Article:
From [HERE] For 24 years, Joe Arpaio was a tough talking sheriff in Arizona, famous for cracking down on illegal immigration.
About a decade ago Arpaio, dubbed "America's Toughest Sheriff" in conservative circles, started instructing his deputies to make traffic stops and detain any unauthorized immigrants they encountered. Then they'd turn the immigrants over to federal agents for deportation.
He was voted out of his Maricopa County office in November but now faces his own legal troubles — a criminal trial begins Monday in which he is accused of ignoring a federal judge's order to curtail his crackdown.
Many in the Latino community are happy to see the tables turned on him.
"These immigration raids tore our neighborhood apart," said Lydia Guzman, an activist who helped sue Arpaio over those tactics.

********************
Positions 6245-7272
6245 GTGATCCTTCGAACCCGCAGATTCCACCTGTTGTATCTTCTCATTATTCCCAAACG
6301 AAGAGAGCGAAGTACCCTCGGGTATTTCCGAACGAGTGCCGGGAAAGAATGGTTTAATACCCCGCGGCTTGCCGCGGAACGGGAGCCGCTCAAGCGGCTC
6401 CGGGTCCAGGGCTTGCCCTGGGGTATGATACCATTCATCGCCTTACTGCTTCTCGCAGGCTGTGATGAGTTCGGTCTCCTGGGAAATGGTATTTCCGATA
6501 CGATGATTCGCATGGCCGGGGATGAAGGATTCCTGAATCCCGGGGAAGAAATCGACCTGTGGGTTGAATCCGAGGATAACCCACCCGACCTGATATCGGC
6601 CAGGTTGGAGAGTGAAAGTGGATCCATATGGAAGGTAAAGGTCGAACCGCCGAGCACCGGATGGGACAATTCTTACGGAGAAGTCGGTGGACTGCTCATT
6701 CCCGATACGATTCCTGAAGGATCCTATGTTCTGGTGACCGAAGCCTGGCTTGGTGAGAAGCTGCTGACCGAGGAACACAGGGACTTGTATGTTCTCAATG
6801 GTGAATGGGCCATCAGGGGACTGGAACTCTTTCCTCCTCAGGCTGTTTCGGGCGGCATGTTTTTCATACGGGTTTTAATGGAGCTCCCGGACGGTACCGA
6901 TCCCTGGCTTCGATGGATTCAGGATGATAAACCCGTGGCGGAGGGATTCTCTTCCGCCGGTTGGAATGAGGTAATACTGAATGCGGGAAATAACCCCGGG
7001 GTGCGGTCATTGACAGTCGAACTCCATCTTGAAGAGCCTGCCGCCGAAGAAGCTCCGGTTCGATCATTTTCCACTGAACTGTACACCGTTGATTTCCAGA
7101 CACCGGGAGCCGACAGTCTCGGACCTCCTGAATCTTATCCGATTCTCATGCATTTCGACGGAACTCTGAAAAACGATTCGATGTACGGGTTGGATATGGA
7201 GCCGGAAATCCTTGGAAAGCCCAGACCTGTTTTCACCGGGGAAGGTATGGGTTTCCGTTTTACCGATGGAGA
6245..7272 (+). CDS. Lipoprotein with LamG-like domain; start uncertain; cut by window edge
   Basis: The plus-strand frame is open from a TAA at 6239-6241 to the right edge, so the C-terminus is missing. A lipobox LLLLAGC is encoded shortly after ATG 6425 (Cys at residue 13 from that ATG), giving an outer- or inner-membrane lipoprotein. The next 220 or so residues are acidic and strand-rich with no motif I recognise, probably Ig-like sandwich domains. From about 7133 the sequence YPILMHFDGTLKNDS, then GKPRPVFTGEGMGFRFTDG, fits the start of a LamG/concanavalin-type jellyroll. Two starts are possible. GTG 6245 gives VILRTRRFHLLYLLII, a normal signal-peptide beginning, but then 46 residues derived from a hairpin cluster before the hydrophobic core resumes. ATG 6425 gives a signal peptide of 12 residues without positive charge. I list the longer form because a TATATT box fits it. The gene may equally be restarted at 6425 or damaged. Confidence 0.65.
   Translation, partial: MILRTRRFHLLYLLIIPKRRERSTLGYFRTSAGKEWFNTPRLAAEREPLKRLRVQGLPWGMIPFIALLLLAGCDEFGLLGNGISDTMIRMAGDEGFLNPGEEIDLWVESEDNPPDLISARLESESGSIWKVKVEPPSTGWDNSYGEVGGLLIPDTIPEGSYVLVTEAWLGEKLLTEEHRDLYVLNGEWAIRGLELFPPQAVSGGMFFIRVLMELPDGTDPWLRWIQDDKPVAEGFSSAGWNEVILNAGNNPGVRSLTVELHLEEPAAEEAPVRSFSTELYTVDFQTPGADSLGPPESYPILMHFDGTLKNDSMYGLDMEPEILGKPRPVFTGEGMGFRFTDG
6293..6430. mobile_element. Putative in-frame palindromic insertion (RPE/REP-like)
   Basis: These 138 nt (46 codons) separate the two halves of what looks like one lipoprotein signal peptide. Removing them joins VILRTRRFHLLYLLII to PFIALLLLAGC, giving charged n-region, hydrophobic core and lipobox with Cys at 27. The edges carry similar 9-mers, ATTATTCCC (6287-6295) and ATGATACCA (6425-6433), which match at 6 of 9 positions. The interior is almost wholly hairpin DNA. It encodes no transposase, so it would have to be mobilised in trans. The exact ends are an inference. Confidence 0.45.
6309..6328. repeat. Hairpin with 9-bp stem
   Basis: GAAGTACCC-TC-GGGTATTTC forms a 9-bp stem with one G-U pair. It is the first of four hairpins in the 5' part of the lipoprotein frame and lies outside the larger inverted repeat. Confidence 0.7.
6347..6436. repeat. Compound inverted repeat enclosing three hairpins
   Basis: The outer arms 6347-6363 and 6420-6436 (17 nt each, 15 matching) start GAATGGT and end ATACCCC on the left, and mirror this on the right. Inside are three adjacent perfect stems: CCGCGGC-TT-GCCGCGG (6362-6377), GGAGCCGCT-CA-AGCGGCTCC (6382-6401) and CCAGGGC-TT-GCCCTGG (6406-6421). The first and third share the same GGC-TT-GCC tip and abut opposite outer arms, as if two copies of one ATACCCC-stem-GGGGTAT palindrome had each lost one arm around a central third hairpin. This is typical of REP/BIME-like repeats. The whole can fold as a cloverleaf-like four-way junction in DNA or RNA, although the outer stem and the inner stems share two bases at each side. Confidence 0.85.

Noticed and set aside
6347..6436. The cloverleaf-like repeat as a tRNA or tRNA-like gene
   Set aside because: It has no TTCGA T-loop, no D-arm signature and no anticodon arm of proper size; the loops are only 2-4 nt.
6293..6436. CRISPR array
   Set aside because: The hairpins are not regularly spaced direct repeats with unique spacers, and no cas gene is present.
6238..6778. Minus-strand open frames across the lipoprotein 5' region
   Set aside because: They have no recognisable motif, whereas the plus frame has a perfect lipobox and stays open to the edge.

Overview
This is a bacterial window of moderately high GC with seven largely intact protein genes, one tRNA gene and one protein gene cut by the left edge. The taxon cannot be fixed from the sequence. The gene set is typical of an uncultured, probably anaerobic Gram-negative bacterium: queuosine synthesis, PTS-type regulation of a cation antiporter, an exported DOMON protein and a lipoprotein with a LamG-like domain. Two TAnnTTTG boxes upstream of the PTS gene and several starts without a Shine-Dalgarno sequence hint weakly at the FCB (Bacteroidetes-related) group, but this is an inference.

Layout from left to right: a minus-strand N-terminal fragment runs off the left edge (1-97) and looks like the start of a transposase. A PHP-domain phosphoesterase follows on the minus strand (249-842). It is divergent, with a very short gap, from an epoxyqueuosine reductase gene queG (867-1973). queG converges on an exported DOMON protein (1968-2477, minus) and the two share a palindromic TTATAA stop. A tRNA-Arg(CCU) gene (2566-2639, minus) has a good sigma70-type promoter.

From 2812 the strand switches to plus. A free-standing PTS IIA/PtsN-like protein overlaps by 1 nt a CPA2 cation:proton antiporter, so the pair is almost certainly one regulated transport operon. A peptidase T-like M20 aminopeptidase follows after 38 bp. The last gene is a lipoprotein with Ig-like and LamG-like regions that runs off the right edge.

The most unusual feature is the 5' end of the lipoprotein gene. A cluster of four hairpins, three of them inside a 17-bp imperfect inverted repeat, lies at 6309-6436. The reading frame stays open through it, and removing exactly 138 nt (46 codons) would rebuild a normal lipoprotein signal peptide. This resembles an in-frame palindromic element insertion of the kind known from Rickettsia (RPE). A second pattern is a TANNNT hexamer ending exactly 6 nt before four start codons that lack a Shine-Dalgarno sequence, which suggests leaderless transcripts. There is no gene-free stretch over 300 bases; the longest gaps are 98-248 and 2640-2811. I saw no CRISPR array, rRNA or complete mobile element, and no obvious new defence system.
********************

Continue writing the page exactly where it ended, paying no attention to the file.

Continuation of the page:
"I see different families with kids I see you know people enjoying themselves," she said at a crowded Mexican restaurant, not far from where many of Arpaio's operations took place. "This is what it should have been all along. Not people living in and fear and trying to hide."
In 2011, a federal judge told Arpaio he could not detain immigrants just because they lacked legal status, since that job is primarily for federal agents.
Yet for about 18 months, Arpaio's deputies violated the order. They kept arresting unauthorized immigrants and dropping them off with Border Patrol.
When the judge found out years later, he found Arpaio in civil contempt of court. Then, last fall, under President Obama the Justice Department decided to criminally prosecute Arpaio for disobeying the judge.
The charge against Arpaio is criminal contempt of court, a misdemeanor.
One of Arpaio's lawyers, Jack Wilenchick, called the timing of the prosecution "problematic." [MORE]